Gray Matter

Aviation Mechanics Most Frequently Asked Questions

by Denny Pollard



Book Details

Language : English
Publication Date : 3/22/2012

Format : E-Book
Dimensions : N/A
Page Count : 200
ISBN : 9781466919280
Format : Softcover
Dimensions : 8.25x11
Page Count : 200
ISBN : 9781466919297

About the Book

To be completely frank about it, I’m increasingly aware that there are as many gray areas in aviation as there are black-and-white ones, and I’m beginning to feel as if I know less and less about what I do. I’m a trained and reasonably experienced A&P mechanic, and I’m supposed to know this airplane stuff, but my experiences are often contradictory to what I know are theoretical facts. It’s frustrating, and sometimes I think I knew more back when I knew less. Or at least I thought I did. To keep an aircraft in peak operating condition, aircraft mechanics and service technicians perform scheduled maintenance to make repairs and complete inspections required by the Federal Aviation Administration (FAA). Many aircraft mechanics specialize in preventive maintenance. They inspect engines, landing gear, instruments, pressurized sections, accessories—brakes, valves, pumps, and air-conditioning systems, for example—and other parts of the aircraft and do the necessary maintenance and replacement of parts. Inspections take place following a schedule based on the number of hours the aircraft has flown, calendar days, cycles of operation, or a combination of these factors. To examine an engine, aircraft mechanics work through specially designed openings while standing on ladders or scaffolds, or use hoists or lifts to remove the entire engine from the craft. After taking an engine apart, mechanics use precision instruments to measure parts for wear and use x-ray and magnetic inspection equipment to check for invisible cracks. Worn or defective parts are repaired or replaced. They may also repair sheet metal or composite surfaces, measure the tension of control cables, and check for corrosion, distortion, and cracks in the fuselage, wings, and tail. After completing all repairs, mechanics must test the equipment to ensure that it works properly.

About the Author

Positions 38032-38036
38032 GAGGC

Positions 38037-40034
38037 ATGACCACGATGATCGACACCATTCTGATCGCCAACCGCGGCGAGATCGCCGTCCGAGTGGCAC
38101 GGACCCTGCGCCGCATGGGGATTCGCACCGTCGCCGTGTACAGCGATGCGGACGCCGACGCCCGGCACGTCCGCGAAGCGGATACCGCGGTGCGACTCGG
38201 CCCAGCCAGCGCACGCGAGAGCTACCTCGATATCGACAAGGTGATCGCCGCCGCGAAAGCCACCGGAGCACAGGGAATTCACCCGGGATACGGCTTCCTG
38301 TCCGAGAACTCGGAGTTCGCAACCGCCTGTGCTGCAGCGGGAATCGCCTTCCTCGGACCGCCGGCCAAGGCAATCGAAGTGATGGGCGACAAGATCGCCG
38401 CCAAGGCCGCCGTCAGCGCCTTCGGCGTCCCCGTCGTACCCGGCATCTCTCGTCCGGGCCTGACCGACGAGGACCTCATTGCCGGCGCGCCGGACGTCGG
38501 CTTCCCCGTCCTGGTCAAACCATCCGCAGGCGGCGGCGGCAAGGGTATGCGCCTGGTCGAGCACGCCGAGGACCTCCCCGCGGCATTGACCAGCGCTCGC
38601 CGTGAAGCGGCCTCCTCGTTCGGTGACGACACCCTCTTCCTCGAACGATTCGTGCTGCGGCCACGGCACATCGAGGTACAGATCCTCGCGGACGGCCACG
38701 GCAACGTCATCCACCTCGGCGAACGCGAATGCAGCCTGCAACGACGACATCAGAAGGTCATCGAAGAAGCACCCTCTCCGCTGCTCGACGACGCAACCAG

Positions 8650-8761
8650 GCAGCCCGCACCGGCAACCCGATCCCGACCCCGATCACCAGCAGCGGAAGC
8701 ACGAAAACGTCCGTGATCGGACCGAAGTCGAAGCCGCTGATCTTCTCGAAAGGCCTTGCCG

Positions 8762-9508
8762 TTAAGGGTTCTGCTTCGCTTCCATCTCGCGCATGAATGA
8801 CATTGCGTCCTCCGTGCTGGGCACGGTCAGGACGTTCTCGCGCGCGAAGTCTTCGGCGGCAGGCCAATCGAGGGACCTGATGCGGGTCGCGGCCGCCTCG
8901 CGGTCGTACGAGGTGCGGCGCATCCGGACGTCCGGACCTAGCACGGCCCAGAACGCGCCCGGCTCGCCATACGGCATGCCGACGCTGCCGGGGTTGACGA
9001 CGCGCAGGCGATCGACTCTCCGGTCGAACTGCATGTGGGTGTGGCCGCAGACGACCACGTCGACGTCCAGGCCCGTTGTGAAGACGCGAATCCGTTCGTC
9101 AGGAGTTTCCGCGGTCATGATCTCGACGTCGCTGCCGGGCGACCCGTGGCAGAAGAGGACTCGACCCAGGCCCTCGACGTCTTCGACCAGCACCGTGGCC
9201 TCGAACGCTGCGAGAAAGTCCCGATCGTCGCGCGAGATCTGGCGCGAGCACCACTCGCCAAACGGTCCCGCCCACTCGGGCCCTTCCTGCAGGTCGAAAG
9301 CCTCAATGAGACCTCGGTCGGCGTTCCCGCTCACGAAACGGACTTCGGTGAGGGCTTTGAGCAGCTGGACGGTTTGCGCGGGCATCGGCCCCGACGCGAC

Why I am uniquely qualified to write this book. I have thirty-six years of technical hands-on and theoretical work experience. My writings are the sum of my own experiences added to my abilities, but from the inside looking out. I have attended a part 147 aviation maintenance school to learn the basics of aviation and theory. Upon graduation from Sacrament City College, aviation department, I had no aviation hands-on work experience; however, I had a Federal Aviation Administration (FAA) certificate to learn. I spent many years owning my own fixed-base operation (FBO), working as a civil servant on military aircraft and gaining practical hands-on work experience before joining the FAA Oakland Flight Standards District Office (FSDO) to learn the legal concepts of aviation in-depth. During my sixth year with the Oakland FSDO, I won the National Flight Standards 2004 Field Inspector of the Year award for technical excellence, professionalism, and dedication to the enhancement of aviation safety. My career with FAA was all about aviation safety, where I used my FAA knowledge and work experiences to mentor other aviation aircraft mechanics and pilots. By working with mechanics and pilots, I was able to gain their trust as a regulator and, more importantly, as a knowledgeable friend who could answer their many questions. Working closely with the public won me the aircraft Maintenance Knuckle Buster Award in March 2002. As an FAA inspector, I expended great effort in the home/amateur built arena. In another technical contribution, I developed and made available step-by-step checklists outlining the procedures from inspection through certification. I again expended the scope of organizational impact when I wrote an article that was published in Kit Planes magazine, following the flight test guidelines contained in AC-90-89. The article highlighted accident rates among experimental aircraft during the first forty hours of flight test. As a result, I have been inundated with requests from all over the world for copies of the flight test program. I have provided copies of the article and the program to airmen worldwide, thus having a global impact on aviation safety. After thirty-six years of government civil servant time, I retired from the Oakland Flight Standard District Office in California and relocated to Yamagata, Japan, to retire. I continue being active in aviation with my writing and assisting FAA mechanics and pilots. I currently hold an Airframe and Powerplant, Inspection Authorization, and Senior Parachute Rigger certificates with the FAA.